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What is juiced turmeric good for?

Turmeric is a bright yellow spice that has been used for centuries in Indian cuisine and medicine. It comes from the root of the Curcuma longa plant and has a tough brown skin and a deep orange flesh. Turmeric has a warm, bitter taste and is frequently used to flavor or color curry powders, mustards, butter, and cheeses. But beyond just being a kitchen staple, turmeric also has a long history of use in alternative and natural medicine.

The Active Compounds in Turmeric

The key health-promoting compounds found in turmeric are curcuminoids. The primary curcuminoid in turmeric is curcumin, which gives turmeric its characteristic golden hue. Curcumin has been found to have potent antioxidant and anti-inflammatory properties in numerous scientific studies.

Other curcuminoids found in turmeric include demethoxycurcumin and bisdemethoxycurcumin. Curcumin comprises around 2-5% of raw turmeric root. Curcumin content is generally higher in turmeric powders since they are made from dried and ground turmeric root.

Anti-Inflammatory Properties

One of the most extensively researched effects of curcumin is its ability to control inflammation. The journal Oncogene published the results of a study that evaluated several anti-inflammatory compounds. It found that aspirin and ibuprofen are least potent, while curcumin is among the most potent anti-inflammatory compounds in the world.

This anti-inflammatory action may help relieve pain from conditions like arthritis, injuries, and muscle soreness. The Arthritis Foundation suggests taking a turmeric supplement daily to help with inflammatory joint pain. Curcumin in turmeric can also help soothe inflammatory skin conditions like eczema and psoriasis.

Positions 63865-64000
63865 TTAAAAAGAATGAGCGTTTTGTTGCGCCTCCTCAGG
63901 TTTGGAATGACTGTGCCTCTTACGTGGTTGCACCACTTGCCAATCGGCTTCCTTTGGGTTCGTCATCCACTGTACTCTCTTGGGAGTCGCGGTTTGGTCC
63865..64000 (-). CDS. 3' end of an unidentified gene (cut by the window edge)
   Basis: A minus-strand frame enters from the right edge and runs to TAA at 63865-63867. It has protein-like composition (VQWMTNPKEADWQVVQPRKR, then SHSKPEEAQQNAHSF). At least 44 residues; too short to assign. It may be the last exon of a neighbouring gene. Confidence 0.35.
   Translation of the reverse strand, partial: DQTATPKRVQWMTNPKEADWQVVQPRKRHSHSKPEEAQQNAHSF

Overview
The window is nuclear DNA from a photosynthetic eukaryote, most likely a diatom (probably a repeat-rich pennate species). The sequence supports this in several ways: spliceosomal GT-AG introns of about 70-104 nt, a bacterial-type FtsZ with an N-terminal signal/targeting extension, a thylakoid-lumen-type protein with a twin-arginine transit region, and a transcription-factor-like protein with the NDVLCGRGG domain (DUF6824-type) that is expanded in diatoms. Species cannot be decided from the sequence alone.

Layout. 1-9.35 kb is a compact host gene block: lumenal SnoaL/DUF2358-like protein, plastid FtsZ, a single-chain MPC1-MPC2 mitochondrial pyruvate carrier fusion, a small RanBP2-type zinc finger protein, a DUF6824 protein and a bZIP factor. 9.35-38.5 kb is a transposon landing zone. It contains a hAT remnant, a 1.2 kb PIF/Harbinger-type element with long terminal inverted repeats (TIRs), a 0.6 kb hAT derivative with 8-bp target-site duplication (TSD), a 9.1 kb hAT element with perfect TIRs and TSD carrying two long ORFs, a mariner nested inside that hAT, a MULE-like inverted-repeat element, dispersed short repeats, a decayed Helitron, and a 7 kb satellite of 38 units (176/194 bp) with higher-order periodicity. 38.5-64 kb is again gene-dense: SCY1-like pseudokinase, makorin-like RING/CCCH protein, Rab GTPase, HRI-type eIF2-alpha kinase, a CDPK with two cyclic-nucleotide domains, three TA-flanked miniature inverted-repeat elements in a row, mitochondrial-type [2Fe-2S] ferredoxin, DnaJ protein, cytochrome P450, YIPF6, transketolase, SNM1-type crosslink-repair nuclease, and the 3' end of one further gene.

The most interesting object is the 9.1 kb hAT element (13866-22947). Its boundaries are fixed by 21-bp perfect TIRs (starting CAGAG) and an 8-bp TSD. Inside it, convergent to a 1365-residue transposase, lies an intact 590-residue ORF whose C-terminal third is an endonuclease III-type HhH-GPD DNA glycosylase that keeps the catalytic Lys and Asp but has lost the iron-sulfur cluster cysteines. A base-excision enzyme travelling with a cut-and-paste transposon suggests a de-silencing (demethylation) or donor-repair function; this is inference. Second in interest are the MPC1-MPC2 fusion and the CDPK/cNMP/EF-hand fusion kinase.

Antioxidant Properties

In addition to being a potent anti-inflammatory, curcumin is also a strong antioxidant. Antioxidants help neutralize free radicals which are unstable molecules that can damage cells at the molecular level. Turmeric’s antioxidant effect may inhibit lipid peroxidation and the formation of dangerous advanced glycation end products (AGEs).

By countering free radicals, antioxidants are thought to help protect the body from numerous chronic conditions. Curcumin’s antioxidant properties may play a role in its observed benefits on brain health, heart health, cancer prevention, and slowing the aging process.

Improving Symptoms of Arthritis

Because of its anti-inflammatory and antioxidant properties, numerous studies have found that turmeric can improve symptoms of osteoarthritis and rheumatoid arthritis. The results of a study published in the Journal of Medicinal Food showed that consuming 500 mg of turmeric daily can reduce joint pain and improve mobility in patients with knee osteoarthritis.

Turmeric may also be helpful for keeping joints healthy and preventing arthritis. A study in the journal Menopause found the curcumin was able to reduce the progression of arthritis in postmenopausal women. The women who took 90 mg of curcumin daily had less arthritis development compared to those who did not.

Helping with Digestive Problems

Curcumin’s anti-inflammatory properties may be beneficial for digestive issues such as colitis, irritable bowel syndrome (IBS), and Crohn’s disease. The results of a small pilot study published in the American Journal of Gastroenterology showed that curcumin was as effective as a prescription anti-inflammatory drug for maintaining remission in patients with ulcerative colitis.

Turmeric may also help stimulate bile production and aid digestion. Clinical studies have found that turmeric can increase bile secretion by up to 62% and stimulate gastric juice secretion by up to 39%.

Protecting the Brain

Curcumin is a potent antioxidant that is able to cross the blood-brain barrier and directly enter the brain. Curcumin’s anti-inflammatory and antioxidant properties may be protective for the brain by inhibiting lipid peroxidation and neutralizing free radicals. This may help delay or prevent age-related decline in brain function.

Additionally, curcumin has been shown to stimulate BDNF (brain-derived neurotrophic factor) which is a neuropeptide that plays a key role in neuroplasticity. Raising BDNF levels may support learning, memory, and higher thinking processes. More study is still needed, but curcumin shows promise for helping protect the brain from Alzheimer’s disease and age-related cognitive decline.